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Work and Play
Ben Goertzel   Jun 17, 2010   Cosmist Manifesto  

All work and no play makes Jack a dull boy; but so does all play and no work.


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Labor: the ongoing exertion of effort required to keep a living organism effectively functioning. Can bring great joy ... and pain ... is not intrinsically oriented toward growth. Will be increasingly obsoleted as technology advances.

Work: the creation of works ... the exertion of effort to make new things (which may be material, conceptual, social-relational, etc.) ... oriented toward growth as well as joy.

The mixture of work with labor characterizes the modern era, but the correlation of the two will decrease as technology advances.

Once work is separated from labor, what remains? Essentially, work as art-work and social communion ... the creation of scientific, mathematical, visual, engineering, architectural works, not to put food on the table, but to gain social relationships and most of all just for the feeling of doing it and the joy of getting it done.

Social action: the creation of works whose impact lies in the social realm ...

Hannah Arendt’s excellent book The Human Condition gives a rather clear and erudite exposition of the above categories.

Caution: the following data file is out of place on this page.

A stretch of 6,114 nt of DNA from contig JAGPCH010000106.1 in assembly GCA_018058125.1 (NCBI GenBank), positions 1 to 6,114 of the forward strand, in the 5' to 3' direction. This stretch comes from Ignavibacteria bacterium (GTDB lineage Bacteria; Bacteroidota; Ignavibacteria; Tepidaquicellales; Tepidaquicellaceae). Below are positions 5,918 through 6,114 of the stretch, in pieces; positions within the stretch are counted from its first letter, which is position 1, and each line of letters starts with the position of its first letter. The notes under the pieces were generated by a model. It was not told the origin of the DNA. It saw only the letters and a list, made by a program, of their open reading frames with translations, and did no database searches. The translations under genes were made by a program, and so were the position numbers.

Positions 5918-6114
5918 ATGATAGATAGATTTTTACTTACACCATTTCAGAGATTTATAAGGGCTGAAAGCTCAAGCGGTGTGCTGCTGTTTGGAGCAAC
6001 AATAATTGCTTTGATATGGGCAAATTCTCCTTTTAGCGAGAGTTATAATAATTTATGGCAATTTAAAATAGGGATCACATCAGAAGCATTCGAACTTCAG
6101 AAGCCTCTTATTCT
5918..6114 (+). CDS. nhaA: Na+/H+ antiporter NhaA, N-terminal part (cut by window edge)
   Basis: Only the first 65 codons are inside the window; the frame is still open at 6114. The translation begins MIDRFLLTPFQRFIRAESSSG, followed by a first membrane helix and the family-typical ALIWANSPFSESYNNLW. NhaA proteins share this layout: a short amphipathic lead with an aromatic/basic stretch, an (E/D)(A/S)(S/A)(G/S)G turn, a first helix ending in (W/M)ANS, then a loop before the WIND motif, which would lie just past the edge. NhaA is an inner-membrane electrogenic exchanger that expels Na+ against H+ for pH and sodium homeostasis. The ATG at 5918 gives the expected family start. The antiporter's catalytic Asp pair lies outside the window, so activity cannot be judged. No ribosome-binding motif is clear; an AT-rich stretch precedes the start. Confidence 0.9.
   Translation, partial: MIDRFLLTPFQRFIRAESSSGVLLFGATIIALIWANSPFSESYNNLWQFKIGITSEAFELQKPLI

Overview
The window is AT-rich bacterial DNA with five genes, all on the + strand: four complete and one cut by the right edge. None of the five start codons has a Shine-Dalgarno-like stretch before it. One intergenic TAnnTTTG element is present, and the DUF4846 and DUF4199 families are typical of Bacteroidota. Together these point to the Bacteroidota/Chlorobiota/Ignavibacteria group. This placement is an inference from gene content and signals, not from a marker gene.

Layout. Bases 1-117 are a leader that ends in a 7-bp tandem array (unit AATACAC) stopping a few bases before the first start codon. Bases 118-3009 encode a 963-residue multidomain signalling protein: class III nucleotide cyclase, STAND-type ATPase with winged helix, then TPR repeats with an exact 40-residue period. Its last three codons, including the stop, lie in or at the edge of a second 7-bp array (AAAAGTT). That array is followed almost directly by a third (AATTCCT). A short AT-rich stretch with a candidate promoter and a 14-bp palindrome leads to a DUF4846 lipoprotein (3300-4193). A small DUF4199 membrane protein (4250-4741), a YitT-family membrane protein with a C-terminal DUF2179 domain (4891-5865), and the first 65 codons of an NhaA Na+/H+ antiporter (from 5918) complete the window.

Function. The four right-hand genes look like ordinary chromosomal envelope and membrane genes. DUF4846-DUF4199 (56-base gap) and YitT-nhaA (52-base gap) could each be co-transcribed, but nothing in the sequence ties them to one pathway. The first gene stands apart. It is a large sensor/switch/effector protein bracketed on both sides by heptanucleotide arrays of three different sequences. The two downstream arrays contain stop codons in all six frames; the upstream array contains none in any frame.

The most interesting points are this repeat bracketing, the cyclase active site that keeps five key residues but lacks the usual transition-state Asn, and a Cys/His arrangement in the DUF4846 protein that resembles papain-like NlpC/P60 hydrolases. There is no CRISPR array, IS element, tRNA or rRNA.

She also makes the bold assertion that only through social action are people able to truly express freedom, and able to truly be human.

If one interprets “being human” as “contributing substantially to the collective, emergent mind of human society” then she is correct.

Is Labor Necessary?

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Work and social action seem critical for advancing Cosmist values ... labor less and less so as technology advances.

Whether the human body needs some sort of labor to be joyful is another question—but if it does, one may view this as a shortcoming of the human body-mind rather than as an indication of the fundamental cosmic importance of labor.

According to what we know of physics, some entity must “labor” in some sense in order for physical dynamics to happen ... for metabolism to occur, for structures to get fabricated, etc.

But technology has the capability to push more and more of the labor onto entities with less and less intense sentience, away from entities with rich theaters of deliberative awareness and high levels of intelligence.

As our minds, society and technology advance, work and social action should become increasingly disssociated with labor—among humans and other intensely, deliberatively conscious beings we may create or evolve into.